Structure of the Male Reproductive System week 3 Flashcards Preview

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What are 3 functions of the male reproductive system?

What are the parts of the male reproductive system?

Function: Production of semen/gametes (i.e. seminal fluid and spermatozoa) and sex hormones Facilitation of fertilization: delivery of gametes into the female reproductive tract

Definition of the system: The male reproductive system is comprised of the testis, a system of genital ducts, accessory glands and the penis. The accessory glands consist of the prostate, seminal vesicles and the bulbourethral glands. 


Where do testes develop? What do they have to pass through to descend into the scrotum?

What is crptorchidism?

The testes are paired structures located in the scrotum. They develop in the abdomen and descend into the scrotum by passing through the inguinal canal. Failure of the testis to descend into the scrotal sac is called Cryptorchidism and has implications on spermatogenesis and increases the risk of testicular malignancy. 


What is the tunica vaginalis?

What kind of epithelium does it have? How many layers does it have?

What is its function?

The testes have important anatomic relationships to coverings and components of the scrotum. In histology we will see one component of these covering layers: the visceral layer of the tunica vaginalis. The tunica vaginalis is a double layer of squamous epithelium, shaped into a flattened balloon, located adjacent to the testis. It allows the testes to be moved within the scrotum.


What are the accessory glands of the male reproductive tract?

Where are the accessory glands located?

What are the functions of the accessory glands?

Describe the pH of semen.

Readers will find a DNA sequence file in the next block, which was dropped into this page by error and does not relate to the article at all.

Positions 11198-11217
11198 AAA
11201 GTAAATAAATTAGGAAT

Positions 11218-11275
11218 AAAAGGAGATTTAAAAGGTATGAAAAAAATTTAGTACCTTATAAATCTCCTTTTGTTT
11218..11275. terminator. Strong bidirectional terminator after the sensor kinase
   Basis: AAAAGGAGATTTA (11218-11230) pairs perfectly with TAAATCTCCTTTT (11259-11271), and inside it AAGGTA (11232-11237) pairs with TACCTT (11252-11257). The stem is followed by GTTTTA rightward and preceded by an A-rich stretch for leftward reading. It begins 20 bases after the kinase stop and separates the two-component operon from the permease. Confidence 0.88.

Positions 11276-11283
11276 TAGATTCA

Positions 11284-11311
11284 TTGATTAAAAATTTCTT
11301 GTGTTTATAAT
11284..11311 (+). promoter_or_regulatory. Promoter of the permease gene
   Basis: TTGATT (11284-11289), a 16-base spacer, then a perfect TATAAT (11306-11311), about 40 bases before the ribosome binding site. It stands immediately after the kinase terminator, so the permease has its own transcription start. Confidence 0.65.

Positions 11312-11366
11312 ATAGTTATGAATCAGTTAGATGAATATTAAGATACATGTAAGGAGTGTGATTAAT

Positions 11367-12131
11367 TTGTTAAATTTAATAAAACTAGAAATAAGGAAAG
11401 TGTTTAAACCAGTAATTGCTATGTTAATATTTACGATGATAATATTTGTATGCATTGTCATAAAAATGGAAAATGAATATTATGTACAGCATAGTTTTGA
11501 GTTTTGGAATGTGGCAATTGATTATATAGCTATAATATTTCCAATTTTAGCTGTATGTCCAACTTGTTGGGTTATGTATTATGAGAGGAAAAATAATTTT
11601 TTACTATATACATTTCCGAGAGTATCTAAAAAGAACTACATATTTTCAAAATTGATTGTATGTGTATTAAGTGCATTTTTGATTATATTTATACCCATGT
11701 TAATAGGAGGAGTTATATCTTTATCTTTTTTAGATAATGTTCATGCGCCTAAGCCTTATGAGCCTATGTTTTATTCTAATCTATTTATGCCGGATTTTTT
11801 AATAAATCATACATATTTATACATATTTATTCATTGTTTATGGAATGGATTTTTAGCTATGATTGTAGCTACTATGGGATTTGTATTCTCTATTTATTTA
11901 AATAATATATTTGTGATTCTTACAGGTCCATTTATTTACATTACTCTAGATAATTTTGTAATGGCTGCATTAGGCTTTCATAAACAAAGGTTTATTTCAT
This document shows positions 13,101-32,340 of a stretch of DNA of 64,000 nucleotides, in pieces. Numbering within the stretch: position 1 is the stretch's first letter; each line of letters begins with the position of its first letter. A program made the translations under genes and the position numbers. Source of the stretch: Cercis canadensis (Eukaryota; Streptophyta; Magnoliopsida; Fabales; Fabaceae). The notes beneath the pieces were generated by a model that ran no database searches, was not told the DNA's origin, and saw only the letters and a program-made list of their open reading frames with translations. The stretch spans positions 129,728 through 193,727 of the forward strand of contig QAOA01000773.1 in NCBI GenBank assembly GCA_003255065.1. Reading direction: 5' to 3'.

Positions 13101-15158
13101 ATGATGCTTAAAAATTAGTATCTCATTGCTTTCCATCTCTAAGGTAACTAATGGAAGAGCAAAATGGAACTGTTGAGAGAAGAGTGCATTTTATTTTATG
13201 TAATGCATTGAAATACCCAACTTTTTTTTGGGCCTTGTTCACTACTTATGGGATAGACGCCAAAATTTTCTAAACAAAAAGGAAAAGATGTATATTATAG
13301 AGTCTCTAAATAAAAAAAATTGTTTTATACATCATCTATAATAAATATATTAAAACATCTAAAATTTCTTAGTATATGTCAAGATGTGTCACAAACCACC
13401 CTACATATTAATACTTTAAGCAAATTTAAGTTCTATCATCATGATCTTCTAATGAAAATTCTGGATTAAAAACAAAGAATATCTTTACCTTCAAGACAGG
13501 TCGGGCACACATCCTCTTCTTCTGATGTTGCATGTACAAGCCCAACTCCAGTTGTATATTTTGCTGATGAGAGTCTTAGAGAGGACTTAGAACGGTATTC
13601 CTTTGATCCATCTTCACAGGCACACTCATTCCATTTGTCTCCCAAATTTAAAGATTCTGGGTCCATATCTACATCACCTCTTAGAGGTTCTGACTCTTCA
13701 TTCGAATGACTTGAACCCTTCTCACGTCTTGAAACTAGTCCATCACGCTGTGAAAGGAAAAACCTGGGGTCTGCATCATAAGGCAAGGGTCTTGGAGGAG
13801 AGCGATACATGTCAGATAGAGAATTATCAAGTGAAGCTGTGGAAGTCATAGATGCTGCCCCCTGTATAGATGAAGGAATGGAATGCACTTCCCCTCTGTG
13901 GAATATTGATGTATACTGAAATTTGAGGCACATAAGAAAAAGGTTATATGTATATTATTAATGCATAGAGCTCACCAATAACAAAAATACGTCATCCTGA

The prostate gland is unpaired; it contains the urethra and receives the ejaculatory ducts. The seminal vesicles are paired glands located near the bladder and prostate gland. The ejaculatory ducts are the junctions of the vas deferens and the duct of the seminal vesicle. The bulbourethral glands secrete a mucous-like substance which lubricates the urethra. The accessory glands produce components of the seminal fluids. Hence, semen contains fluids from the accessory glands and sperm from the testes. Semen is alkaline which may assist in neutralizing the acidic environment of the vagina. 


State where the tubules and ducts are located in the male reproductive tract and how they are connected to one another. 

State which are intra- and extratesticular. 


What structure divides the testes into lobules? What is this structure composed of?

• The testis has a hick connective tissue capsule called the tunica albuginea.

• Projecting from this capsule into the testis are septa that divide the organ into lobules.


What underlies the tunica albuginea? What is contained within this strucutre and what is this structure composed of?

What is the mediastinum? What is contained within the mediastinum?

What is contained within lobules of the tesits?


Underlying this capsule is a loose connective tissue layer that contains blood vessels; hence it is called the tunica vasculosa. Projecting from this capsule into the testis are septa that divide the organ into lobules. A thickened area of the capsule is called the mediastinum. Here the capsule thickens along the posterior surface of the testis and it contains blood and lymphatic vessels and a portion of the duct system; the rete testis. Each lobule consists of one to four seminiferous tubules. Connective tissue stroma surrounds these highly convoluted and looped tubules. The tubules end near the mediastinum in short straight tubules (tubuli recti). These tubuli recti are continuous with the rete testis, which is an anastomosing system of channels in the mediastinum. 


Where are Leydig cells found?

Describe the appearance of Leydig cells.

What do Leydig cells secrete? What is its secretion important for?

Cells of Leydig

• found in clusters between the tubules

• large, polygonal in shape and they typically contain lipid droplets